Arabesque, $6.99, ISBN 1-58314-397-1
Contemporary Romance, 2003
If you ever wonder how things will be like if the Air Force people start an evangelist radio station, Linda Hudson-Smith’s Top Secret Rendezvous may be the book you need to read. This is a military-themed romance starring two Air Force people, but the plot and dialogues are nothing more than scripts of a daytime talk-show thinly masquerading as a romance novel.
Air Force Major Zurich Kingdom (the hero) and Staff Sergeant Hailey Hamilton (the heroine) meet while having some R&R at a Texan resort. Their opening conversation is beyond bizarre: Zurich tells her to come into his room but not to make love, as he only makes love to willing women (is there a difference – or a point to this?). She answers in some equally bizarre and vapid yin-yang tao-wao style, making me wonder whether crystal-worshiping hippie dipsticks have taken over the military airbases while I was busy following the live feeds of Big Brother 4.
The rest of this book deals with thinly-written scenes mainly revolving around the main characters and their families and friends giving each other very preachy and epic pep talk on everything from safe sex to love to patriotism to domestic violence, and these characters are as subtle as a Scud missile crashing onto the roof of my apartment block. Zurich is one-dimensionally written as some almighty perfect lover and hero while Hailey is supposedly talented but always neurotically jealous of the women she imagines to be hiding in Zurich’s underwear drawer. Subplots are randomly introduced and discarded. There is a really bizarre separation late in the end that lasts right into the epilogue. What is the author thinking?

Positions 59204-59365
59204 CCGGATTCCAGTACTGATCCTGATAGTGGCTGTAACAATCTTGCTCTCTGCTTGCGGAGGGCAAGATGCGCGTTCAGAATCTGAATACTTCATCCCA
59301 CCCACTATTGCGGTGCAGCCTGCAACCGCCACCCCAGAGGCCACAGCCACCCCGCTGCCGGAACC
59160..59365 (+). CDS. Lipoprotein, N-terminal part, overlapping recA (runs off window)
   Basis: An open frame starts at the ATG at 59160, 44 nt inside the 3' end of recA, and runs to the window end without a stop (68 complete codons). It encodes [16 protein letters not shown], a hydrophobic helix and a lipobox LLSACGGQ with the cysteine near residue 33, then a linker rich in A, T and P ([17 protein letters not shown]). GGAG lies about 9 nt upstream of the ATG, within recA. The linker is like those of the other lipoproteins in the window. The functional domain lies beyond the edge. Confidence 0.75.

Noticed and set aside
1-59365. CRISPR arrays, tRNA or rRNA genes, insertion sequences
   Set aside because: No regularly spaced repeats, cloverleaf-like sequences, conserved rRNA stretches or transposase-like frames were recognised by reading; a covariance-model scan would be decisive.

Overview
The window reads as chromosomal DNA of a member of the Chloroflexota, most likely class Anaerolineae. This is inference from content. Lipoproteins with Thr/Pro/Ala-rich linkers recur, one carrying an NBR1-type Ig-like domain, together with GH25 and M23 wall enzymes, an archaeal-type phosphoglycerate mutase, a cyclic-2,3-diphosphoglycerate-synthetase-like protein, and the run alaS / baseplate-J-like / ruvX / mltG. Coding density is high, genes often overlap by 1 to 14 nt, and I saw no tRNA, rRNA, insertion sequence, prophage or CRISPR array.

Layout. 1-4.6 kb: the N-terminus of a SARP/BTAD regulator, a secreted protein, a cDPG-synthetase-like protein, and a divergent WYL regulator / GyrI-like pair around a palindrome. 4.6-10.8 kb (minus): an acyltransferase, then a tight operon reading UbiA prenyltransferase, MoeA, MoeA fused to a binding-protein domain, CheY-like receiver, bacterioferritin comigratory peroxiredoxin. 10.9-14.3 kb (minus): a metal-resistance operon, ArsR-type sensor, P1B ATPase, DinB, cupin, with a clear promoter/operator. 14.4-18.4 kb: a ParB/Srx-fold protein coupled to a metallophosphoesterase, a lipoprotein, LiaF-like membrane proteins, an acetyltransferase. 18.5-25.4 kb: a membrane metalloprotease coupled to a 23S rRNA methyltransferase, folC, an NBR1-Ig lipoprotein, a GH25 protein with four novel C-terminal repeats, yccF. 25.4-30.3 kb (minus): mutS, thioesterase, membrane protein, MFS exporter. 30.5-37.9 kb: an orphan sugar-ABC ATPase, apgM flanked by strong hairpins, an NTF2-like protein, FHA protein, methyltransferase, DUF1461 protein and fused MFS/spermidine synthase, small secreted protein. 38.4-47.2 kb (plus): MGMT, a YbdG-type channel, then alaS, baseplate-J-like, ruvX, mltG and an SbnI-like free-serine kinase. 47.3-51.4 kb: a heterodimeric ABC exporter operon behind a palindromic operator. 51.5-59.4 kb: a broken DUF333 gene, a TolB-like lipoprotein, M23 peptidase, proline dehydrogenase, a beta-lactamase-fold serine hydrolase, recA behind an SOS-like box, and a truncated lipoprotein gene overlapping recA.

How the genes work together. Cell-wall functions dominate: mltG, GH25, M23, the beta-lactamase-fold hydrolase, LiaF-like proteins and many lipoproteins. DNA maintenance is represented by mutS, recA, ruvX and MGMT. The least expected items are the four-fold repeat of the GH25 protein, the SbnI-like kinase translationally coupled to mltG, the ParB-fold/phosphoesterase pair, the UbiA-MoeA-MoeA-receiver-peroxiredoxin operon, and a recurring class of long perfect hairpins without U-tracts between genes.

While I do appreciate Ms Hudson-Smith’s not shying away from the difficulties of two military personnel trying to conduct a romance, the whole “We cannot be separated! Oh, oh, oh, why must we be stationed in different places?” lament towards the end is a little too melodramatic for my liking. I half expect one of them to be stationed in Jupiter, the way they are going about living one day at a time and taking it easy.
The romance is pretty much dead as the main characters fall for each other the minute they meet, and the author pads the story with armchair psychology stuff one has seen repeated over and over in talk shows, stilted conversations that seem to come from hippies high on marijuana as opposed to sober people, and a rushed ending that seems to suggest that even the author herself has had enough of her own story. Giving Top Secret Rendezvous a wide berth won’t be such a bad idea.